A strong password is one that is hard to guess or access by brute-forcing. "Brute-forcing" a password involves trying every possible combination of characters in your password until a match is found. Attackers will use specialised software and lists of common passwords.
Strong passwords are not necessarily something difficult to remember yourself. Instead, you should aim to make it difficult for a computer to figure out the password. Most importantly, keep your password safe. Don't give the password to anyone or write it down somewhere obvious, like a Post-It note on a computer monitor.
- use long passwords. A password of 10-14 characters is a reasonably good length, although some websites and software will limit their length.
- generate passwords randomly if you can. Use a random password generating software or website (e.g. Passwordsgenerator.net). You may wish to use a password manager to store these.
- use more than one word. The more words you use, the more secure your password. A password like "greatbananas" is more secure than a single word "banana".
- separate your words with symbols (if these are allowed by the system) and numbers eg. great+_jumping+_red-bananas.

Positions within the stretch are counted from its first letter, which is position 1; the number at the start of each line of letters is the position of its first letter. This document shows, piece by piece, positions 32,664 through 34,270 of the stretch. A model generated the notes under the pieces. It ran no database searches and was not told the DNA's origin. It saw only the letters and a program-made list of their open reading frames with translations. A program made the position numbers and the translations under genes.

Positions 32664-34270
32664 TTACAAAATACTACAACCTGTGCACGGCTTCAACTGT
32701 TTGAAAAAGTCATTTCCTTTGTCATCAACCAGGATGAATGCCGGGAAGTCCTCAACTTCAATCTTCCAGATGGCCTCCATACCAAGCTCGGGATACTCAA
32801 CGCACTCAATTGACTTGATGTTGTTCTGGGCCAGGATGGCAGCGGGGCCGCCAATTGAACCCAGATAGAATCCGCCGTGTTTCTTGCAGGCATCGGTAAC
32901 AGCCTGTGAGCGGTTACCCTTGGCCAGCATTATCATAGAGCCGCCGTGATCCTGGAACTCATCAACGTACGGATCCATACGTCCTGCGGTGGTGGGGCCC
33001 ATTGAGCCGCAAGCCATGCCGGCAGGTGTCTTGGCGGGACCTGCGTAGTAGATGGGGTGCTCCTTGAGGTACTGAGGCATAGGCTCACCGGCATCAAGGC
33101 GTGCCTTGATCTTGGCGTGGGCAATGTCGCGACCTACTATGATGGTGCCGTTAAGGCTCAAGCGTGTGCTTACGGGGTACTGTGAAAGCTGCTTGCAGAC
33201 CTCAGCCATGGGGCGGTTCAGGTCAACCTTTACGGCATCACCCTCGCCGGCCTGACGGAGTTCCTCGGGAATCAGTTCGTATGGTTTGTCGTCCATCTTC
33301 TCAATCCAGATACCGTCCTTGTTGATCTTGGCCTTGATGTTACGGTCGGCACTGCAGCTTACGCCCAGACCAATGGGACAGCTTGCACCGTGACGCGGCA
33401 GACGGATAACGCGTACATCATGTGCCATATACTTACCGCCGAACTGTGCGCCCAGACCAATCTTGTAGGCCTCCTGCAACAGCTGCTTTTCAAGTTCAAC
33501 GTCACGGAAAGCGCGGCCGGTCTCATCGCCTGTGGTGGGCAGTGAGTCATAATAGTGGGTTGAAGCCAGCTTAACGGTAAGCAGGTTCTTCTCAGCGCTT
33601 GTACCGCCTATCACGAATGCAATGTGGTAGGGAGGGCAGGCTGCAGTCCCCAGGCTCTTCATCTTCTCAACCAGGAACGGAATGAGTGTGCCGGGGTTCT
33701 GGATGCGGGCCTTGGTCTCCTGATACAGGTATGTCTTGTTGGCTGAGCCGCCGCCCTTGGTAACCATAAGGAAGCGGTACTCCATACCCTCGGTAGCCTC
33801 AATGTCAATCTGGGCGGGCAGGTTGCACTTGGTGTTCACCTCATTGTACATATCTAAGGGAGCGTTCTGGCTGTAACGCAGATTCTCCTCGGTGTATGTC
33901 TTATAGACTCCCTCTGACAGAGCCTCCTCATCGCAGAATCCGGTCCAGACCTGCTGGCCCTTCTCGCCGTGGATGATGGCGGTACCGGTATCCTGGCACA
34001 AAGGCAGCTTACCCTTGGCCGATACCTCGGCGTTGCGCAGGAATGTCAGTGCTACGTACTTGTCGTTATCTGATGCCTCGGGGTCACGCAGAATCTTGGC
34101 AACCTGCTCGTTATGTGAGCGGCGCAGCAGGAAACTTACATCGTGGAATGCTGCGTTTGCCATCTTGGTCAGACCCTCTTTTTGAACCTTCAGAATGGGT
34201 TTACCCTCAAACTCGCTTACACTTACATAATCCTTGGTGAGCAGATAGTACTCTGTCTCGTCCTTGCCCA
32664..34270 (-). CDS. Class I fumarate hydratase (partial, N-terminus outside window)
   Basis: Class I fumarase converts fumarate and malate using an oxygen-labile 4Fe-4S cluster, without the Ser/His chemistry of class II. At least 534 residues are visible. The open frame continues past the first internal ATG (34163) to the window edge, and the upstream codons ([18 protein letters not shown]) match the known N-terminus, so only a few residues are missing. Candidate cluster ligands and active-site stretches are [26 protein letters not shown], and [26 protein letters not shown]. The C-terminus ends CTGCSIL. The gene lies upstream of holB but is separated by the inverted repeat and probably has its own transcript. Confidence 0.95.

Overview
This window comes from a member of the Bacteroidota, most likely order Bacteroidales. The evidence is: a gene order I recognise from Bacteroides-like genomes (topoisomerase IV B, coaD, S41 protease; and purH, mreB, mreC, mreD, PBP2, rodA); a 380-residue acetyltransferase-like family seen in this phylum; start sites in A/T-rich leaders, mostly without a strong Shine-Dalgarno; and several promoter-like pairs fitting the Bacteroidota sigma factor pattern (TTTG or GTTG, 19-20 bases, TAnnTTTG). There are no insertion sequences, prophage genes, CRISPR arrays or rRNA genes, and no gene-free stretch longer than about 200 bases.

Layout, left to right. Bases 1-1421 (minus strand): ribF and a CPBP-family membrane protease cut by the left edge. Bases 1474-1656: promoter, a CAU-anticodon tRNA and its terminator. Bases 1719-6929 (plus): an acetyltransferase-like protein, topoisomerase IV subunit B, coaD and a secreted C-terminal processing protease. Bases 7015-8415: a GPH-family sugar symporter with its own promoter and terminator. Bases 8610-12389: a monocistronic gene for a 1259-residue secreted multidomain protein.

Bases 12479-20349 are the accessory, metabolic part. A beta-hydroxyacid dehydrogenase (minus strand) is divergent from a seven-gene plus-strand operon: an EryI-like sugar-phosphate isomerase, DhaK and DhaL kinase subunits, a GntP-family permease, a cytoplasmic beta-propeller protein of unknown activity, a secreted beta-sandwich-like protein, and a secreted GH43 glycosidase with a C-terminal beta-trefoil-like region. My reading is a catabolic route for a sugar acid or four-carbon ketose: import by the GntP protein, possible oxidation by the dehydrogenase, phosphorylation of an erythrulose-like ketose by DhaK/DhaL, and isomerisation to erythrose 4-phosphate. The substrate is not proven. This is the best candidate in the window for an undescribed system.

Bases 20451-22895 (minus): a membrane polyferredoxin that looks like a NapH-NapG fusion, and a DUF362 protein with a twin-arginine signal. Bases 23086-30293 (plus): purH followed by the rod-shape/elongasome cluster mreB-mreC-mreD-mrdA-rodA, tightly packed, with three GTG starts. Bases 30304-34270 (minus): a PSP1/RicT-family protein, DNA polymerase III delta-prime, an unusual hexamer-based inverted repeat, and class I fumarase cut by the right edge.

- modify your password for each site e.g. great+_jumping+_google-bananas.
- choose more than two unrelated words and combine them together e.g. MilkbottleExhaustTears.
- pick the first letters from each word in a sentence and combine them together e.g. "leaves that are green turn to brown" could become ltagttb.
- include random numbers, symbols (if allowed), upper- and lower-case letters to make your password harder to crack.
- ever re-use a password that has been leaked
- use default or common passwords even with numbers appended; e.g. default, admin, guest, password123, password
- re-use the same password for different websites and services
- stick to single words. If the word is in a dictionary it is easy for a computer to guess the password
- use a familiar sentence. A famous sentence from a movie, book or drama can be easily guessed by computers unless you use unrelated random characters in the sentence
- list letters or numbers in sequence
- use your public and semi-public personal information as your password
- use usernames, relative or pet names, or biographical information e.g. ID numbers, license plate number, telephone number, birthday
- use words with easy to guess substitutions e.g. p@ssw0rd, 133th4x0r, g0ldf1sh
- double-up words e.g. funfun, stopstop, treetree, passpass
- use simple translations of words and sentences in another language
- continue using a password that someone else has set up, or a temporary password. In these cases the password should always be changed as soon as possible
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